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The history of the most iconic color of luxury

How the orange nuance was chosen as the symbol of Hermès

The history of the most iconic color of luxury How the orange nuance was chosen as the symbol of Hermès

Few packagings in the history of fashion are immediately recognizable as that of Hermès. At 183 years old, the Parisian brand has such a strong identity that it does not need expensive marketing strategies or advertising campaigns that can be summed up in the words of its previous CEO Jean-Louis Dumas: "We don't have a policy of image, we have a policy of product".

And the packaging of Hermès products – an iconic orange box – is the first through the aura of quality and sophistication associated with the Maison. That box, however, did not always have that colour: originally the packs of Hermès were cream colour. The history of their evolution is linked to the history of Paris and Europe. 

In 1942, World War II had been underway for three years and Paris was occupied by the Nazis for two years. The conditions of the city and its inhabitants were disastrous, not least because the war had hampered trade and transport and even food was rationed: milk was available only for the rich and an average family received a little more than a hundred grams of sugar and about eighty-five grams of meat, including bones, each week. Even the Hermès boutique, which had been open for 105 years and operated by Emile-Maurice Hermès, had run out of packaging stock and there was no one who could get them. His usual supplier had boxes of the colour that no one wanted: orange. Emile-Maurice added a brown ribbon and a horse-drawn eye logo to the box. That's how Hermès' packaging was born.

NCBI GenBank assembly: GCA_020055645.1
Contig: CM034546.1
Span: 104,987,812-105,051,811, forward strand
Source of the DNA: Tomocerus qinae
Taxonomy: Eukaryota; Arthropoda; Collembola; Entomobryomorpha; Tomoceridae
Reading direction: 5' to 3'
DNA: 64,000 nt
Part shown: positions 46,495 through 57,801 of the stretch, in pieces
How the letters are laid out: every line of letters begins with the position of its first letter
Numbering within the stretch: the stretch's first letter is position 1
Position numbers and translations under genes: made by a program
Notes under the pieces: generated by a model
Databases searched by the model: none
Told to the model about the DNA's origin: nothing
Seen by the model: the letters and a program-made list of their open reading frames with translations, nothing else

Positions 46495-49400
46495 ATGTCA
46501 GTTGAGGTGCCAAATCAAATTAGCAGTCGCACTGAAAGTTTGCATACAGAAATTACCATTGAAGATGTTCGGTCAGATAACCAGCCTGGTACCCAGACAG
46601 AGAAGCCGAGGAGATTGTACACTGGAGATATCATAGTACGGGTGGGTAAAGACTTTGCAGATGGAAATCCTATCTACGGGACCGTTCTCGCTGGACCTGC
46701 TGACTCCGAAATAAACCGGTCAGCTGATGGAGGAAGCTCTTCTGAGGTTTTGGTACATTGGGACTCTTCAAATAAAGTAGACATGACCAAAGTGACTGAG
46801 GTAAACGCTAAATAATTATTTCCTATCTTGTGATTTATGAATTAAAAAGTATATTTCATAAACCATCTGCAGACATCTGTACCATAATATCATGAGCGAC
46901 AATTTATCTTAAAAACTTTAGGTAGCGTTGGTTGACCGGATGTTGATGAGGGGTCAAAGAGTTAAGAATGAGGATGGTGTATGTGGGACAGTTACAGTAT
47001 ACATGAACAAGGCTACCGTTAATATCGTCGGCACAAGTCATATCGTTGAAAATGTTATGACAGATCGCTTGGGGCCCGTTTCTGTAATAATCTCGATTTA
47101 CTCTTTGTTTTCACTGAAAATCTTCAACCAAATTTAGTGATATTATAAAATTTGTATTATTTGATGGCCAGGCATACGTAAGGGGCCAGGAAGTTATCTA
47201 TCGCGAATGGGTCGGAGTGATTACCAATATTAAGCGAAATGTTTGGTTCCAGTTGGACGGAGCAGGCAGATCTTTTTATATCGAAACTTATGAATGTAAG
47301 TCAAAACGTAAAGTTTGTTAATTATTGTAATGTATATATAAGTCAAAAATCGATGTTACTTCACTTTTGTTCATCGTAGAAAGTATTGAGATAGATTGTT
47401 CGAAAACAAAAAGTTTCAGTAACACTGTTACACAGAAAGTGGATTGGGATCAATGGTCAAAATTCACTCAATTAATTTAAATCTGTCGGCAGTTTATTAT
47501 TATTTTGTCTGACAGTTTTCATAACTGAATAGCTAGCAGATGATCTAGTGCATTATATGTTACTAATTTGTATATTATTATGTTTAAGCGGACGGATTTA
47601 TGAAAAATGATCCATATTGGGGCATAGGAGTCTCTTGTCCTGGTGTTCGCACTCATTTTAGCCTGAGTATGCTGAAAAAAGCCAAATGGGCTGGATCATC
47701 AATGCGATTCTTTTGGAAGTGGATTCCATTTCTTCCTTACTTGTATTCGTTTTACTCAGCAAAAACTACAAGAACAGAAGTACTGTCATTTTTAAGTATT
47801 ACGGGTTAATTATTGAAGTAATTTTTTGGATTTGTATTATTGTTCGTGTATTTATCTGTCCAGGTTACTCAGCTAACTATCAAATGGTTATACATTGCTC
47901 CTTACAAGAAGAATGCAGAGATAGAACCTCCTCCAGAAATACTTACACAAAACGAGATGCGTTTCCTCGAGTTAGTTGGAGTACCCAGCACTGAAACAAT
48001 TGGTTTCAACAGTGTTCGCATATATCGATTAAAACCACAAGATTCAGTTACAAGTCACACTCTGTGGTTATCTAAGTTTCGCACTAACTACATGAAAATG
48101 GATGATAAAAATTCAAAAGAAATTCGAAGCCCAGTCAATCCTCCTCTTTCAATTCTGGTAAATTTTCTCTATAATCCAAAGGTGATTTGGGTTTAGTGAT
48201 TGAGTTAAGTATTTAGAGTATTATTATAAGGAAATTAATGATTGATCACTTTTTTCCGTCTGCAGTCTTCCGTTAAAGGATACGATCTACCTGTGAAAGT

Hermès' orange varied over time, stabilizing after the 1960s to what we know now. The constant use that the brand makes of colour has made the latter a real indicator of origin – although the legal status of the shade, which is not part of the Pantone colours and is therefore not categorized precisely, is interesting. Hermès has in fact registered trademarks for its colour all over the world but in 2005 the European Union Intellectual Property Office refused to register the colour as a trademark because, according to the judges, orange is too common a colour to be associated with a single brand, which lacks distinctiveness, adding that consumers do not identify a brand by colour only and that, taken in itself, registering a colour would mean granting an unjustified monopoly. Over the years, appeals were filed, but they were rejected. At the moment, the legal battle is not over.